By Elizabeth Piper and Kylie MacLellan
LONDON (Reuters) -British Prime Minister Rishi Sunak said on Monday he had asked his independent ethics adviser to look into a tax case involving the chairman of his governing Conservative Party because there were "questions that need answering".
Nadhim Zahawi would not stand down, allies said earlier, after Britain's tax authorities ruled he had been "careless" with his declarations but had not, the chairman said, deliberately made an error to pay less tax.
Sunak said he wanted the ethics adviser to make sure Zahawi - who was the country's finance minister for two months in 2022 and who said on Monday he was confident he had "acted properly throughout" - had complied with rules guiding ministers.
"Integrity and accountability is really important to me... There are questions that need answering and that is why I have asked our independent adviser to get to the bottom of everything," Sunak told reporters.
He said he was pleased that Zahawi had agreed to fully cooperate with the investigation, adding the charges were made before his time as prime minister and he had received the go-ahead to appoint Zahawi to government.
Sunak's spokesperson said the prime minister wanted the investigation to "be completed as quickly as possible", adding that the adviser could look into wider issues if they saw fit.
Zahawi said he welcomed the move and looked forward to explaining the "facts of the issue", adding he would not discuss it further while the investigation was under way.
In the three months since Sunak became prime minister, his government has been buffeted by questions over the probity of some ministers and lawmakers after he promised to lead the country with "integrity, professionalism and accountability".
The opposition Labour Party said Sunak, who became Britain's third prime minister in as many months after his two predecessors were brought down first by scandal and then economic chaos, was too weak to sack Zahawi.
"Everybody knows it's wrong. He clearly isn't going to resign and so the prime minister needs to show some leadership," Labour leader Keir Starmer told reporters.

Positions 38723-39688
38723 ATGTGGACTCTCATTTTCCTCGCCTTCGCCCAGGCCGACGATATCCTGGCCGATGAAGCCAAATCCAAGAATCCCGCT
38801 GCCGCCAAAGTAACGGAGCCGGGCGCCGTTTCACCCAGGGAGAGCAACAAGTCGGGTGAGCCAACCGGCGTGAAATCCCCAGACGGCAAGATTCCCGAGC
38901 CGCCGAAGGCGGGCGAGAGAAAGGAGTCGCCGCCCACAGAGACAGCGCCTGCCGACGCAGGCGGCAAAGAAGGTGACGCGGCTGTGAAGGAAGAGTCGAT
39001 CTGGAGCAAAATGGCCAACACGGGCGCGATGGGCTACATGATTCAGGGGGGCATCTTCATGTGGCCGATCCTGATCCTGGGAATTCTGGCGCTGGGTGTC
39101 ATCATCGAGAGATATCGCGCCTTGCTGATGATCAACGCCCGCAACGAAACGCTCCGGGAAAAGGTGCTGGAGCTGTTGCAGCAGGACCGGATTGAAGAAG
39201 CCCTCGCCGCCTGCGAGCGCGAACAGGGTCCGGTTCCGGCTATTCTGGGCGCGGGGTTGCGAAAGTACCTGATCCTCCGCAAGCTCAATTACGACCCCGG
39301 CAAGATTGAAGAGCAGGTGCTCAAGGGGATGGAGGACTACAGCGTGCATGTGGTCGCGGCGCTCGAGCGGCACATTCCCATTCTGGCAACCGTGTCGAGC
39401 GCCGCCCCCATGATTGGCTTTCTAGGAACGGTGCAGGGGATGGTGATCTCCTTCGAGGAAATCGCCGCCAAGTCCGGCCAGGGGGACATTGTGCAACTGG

"This is a test of the prime minister. He promised us, his first words were integrity and accountability. Well, if those words mean anything, the prime minister should sack him and sack him today."
The case relates to Zahawi's co-founding of opinion polling firm YouGov in 2000. He said he had asked his father to help finance and support the launch, in exchange for a stake.
He said when he was made finance minister last year by former prime minister Boris Johnson, questions were raised about his tax affairs, prompting him to raise them with government officials and the tax office which disagreed with the number of shares given to his father.
"So that I could focus on my life as a public servant, I chose to settle the matter and pay what they said was due, which was the right thing to do," he said in a statement on Saturday.
He also said the tax office found he had not set up offshore tax arrangements, but the statement did not address whether he paid a penalty to the tax office.
A tax policy website - Tax Policy Associates - has estimated that Zahawi should have paid 3.7 million pounds ($4.59 million) based on the capital gains tax incurred by the sale of tranches of shares in YouGov worth more than 20 million pounds.
The Guardian newspaper has reported that tax authorities had imposed a 30% penalty on top of the owed tax.
According to the government's website, a penalty of 30% could be paid when there was "lack of reasonable care" or where the error is considered to be deliberate.
Former Conservative Party leader Iain Duncan Smith said on Sunday that Zahawi should publish all information relating to the case and "get it all out now, whatever you have to do, and clear it up".
($1 = 0.8061 pounds)
(Reporting by Elizabeth Piper and Kylie MacLellan, additional reporting by Alistair Smout, editing by Ed Osmond)